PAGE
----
The twilight of a Christmas Eve, gray with the portent of coming snow, crept slowly over the old plantation of Brierwood, softening the outlines of a decrepit house still rearing its roof in massive dignity and a tumbledown barn flanked by barren fields. A quiet melancholy hovered about the old house as if it brooded over a host of bygone Yuletides alive with the shouts of merry negroes and the jingle of visiting sleighs—Yuletides when the snowy dusk had been ushered in to the lowing of cattle and the neighing of horses safely housed in the old barn. There were no negroes now, no blooded stock—no fluttering fowls save one belligerent old turkey gobbler fleeing from a white-haired darky who tried in vain to drive him to his roost in the barn.
In the library of the old house a man, tall and eagle-eyed, peered out beneath bushy white eyebrows at the fading landscape blurred by the dancing forms of the negro and the recalcitrant turkey. He watched the chase end with an impertinent gobble from the turkey, and, at the sound of a closing door in the rear of the house, tapped a bell at his side. Footsteps shuffled along the hallway, and, breathless from his chase, the old negro entered.
Colonel Fairfax wheeled with military precision. “Uncle Noah,” he said sternly, “to-morrow will be Christmas.”
The darky nodded and hobbled hurriedly to the wood fire, bending over as he poked it to hide the look of anxiety in his face. “Laws-a-massy, Massa Fairfax,” he grumbled in good-natured evasion, “yoh’d mos’ freeze to deaf, I reckons, ‘thout sendin’ foh me”—he coughed, and amended hastily: “‘thout sendin’ foh one ob de servants to pile up dis yere fire.”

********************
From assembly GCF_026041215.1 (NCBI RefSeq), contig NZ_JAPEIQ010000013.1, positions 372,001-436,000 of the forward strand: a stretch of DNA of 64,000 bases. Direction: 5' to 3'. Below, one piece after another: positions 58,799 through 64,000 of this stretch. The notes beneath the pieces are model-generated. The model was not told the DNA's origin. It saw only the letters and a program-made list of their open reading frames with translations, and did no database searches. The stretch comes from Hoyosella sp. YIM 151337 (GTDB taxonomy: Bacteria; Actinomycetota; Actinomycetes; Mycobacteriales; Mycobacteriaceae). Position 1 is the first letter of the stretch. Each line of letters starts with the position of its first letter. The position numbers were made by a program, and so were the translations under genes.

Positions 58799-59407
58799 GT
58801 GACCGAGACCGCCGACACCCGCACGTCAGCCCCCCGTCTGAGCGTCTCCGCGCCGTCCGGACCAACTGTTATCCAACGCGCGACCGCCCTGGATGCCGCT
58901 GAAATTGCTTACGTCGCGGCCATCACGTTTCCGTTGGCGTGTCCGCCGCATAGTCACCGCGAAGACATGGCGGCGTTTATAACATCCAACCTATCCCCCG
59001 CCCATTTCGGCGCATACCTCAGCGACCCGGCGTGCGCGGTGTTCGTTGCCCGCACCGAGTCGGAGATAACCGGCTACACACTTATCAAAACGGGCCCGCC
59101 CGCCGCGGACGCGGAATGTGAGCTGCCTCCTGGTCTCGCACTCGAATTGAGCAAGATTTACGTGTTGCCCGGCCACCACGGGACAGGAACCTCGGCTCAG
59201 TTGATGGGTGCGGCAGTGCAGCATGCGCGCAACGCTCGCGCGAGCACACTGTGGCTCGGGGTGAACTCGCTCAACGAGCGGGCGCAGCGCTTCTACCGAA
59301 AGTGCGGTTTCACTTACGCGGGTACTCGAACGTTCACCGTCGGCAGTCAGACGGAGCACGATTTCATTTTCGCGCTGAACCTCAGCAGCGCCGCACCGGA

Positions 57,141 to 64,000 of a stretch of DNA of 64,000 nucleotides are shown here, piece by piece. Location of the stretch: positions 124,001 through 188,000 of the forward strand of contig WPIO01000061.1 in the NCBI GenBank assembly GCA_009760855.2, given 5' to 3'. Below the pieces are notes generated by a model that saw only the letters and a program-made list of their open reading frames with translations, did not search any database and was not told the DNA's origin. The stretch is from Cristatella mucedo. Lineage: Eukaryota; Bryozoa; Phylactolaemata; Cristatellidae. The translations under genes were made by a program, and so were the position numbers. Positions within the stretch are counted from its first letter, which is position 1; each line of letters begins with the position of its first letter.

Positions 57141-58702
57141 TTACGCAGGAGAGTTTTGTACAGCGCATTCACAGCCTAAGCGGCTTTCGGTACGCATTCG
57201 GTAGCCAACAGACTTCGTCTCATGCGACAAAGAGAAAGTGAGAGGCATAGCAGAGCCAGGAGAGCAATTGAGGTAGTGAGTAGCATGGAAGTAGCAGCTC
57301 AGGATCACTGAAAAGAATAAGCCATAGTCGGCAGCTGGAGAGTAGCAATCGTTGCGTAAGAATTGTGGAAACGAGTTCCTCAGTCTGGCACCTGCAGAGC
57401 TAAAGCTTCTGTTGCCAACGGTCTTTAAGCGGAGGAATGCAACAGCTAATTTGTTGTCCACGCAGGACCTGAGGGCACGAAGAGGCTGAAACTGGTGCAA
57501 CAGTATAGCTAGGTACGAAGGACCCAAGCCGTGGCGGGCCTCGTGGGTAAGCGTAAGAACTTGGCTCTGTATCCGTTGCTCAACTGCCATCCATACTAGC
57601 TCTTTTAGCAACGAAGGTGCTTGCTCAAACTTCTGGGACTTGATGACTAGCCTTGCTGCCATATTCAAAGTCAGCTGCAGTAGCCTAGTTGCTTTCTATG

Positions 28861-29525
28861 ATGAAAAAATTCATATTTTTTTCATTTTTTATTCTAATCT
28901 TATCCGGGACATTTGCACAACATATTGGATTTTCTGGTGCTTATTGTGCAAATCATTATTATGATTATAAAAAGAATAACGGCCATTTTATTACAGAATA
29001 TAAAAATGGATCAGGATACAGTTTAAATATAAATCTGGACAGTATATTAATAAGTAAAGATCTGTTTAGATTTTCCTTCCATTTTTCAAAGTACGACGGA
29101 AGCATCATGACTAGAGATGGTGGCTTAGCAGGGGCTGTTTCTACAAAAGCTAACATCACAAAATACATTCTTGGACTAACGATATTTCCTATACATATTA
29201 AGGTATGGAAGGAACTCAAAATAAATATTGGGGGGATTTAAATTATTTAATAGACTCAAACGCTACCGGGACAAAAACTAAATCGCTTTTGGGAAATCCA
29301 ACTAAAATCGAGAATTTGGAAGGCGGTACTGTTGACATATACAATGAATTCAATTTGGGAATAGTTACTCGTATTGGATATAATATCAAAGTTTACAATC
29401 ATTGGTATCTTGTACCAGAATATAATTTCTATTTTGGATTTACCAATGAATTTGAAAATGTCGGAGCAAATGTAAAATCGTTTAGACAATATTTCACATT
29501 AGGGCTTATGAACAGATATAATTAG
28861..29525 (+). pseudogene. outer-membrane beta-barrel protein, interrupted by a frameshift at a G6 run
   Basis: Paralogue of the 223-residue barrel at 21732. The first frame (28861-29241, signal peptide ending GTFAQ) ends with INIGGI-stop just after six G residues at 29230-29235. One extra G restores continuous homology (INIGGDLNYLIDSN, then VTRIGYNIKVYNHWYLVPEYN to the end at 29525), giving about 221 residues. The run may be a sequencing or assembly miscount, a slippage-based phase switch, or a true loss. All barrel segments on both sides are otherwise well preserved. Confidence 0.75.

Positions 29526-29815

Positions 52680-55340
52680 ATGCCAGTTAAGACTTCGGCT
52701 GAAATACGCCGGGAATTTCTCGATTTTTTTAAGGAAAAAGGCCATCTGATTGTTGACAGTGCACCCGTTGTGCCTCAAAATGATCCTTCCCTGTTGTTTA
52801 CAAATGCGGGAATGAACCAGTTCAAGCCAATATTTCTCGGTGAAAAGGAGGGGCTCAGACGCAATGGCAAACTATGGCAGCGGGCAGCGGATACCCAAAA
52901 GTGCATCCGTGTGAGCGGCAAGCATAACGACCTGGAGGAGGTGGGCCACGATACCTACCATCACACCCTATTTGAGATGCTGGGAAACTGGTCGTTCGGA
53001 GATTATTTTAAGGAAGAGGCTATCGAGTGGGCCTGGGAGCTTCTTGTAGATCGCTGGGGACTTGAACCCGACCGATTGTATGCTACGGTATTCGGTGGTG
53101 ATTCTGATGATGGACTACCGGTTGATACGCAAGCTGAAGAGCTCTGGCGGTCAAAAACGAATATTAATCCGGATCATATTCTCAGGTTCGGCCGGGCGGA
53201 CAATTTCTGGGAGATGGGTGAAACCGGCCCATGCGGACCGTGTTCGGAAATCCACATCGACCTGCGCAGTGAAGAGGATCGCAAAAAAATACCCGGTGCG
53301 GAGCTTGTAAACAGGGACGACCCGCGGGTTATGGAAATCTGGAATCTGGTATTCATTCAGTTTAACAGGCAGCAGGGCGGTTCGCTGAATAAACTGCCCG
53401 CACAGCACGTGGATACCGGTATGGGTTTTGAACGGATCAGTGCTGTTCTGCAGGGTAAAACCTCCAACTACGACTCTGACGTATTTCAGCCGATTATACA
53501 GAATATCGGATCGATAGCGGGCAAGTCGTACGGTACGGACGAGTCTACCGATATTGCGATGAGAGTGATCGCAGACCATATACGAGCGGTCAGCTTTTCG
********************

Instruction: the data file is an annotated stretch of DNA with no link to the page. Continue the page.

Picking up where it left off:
The amendment was but one of Uncle Noah’s many subterfuges to convince himself and his master that there had been no changes in the Fairfax fortunes since the old days. That he was the last of the Colonel’s retainers, a wageless, loyal old dependent attending to the manifold tasks of a sole domestic, the negro never admitted even to himself. That his quaint pretensions, however, were daily stimulants to the fierce old Colonel hungrily eating his heart out with memories Uncle Noah was well aware. So the pitiful little subterfuges, revealing the subtle understanding of the two, peopled the old house with swarming negroes and the horn of plenty to the joy of both.
But to-day Uncle Noah felt uneasily that the reference to the servants had not bolstered the Colonel as it usually did, and the old darky groaned inwardly as he added wood to the fire. From the corner of his eye he saw that the Colonel had drawn himself up to military rigidity, an evidence that the old soldier was on his mettle and would brook no opposition.
“Uncle Noah,” he said, fixing a stern eye on the old man, “in the Fairfax family there has always been a turkey at Christmas.”
There was no suggestion in the darky’s affable tones of the erratic manner in which his heart was beating. “Yes, sah,” he agreed, “ofttimes mo’ than one.”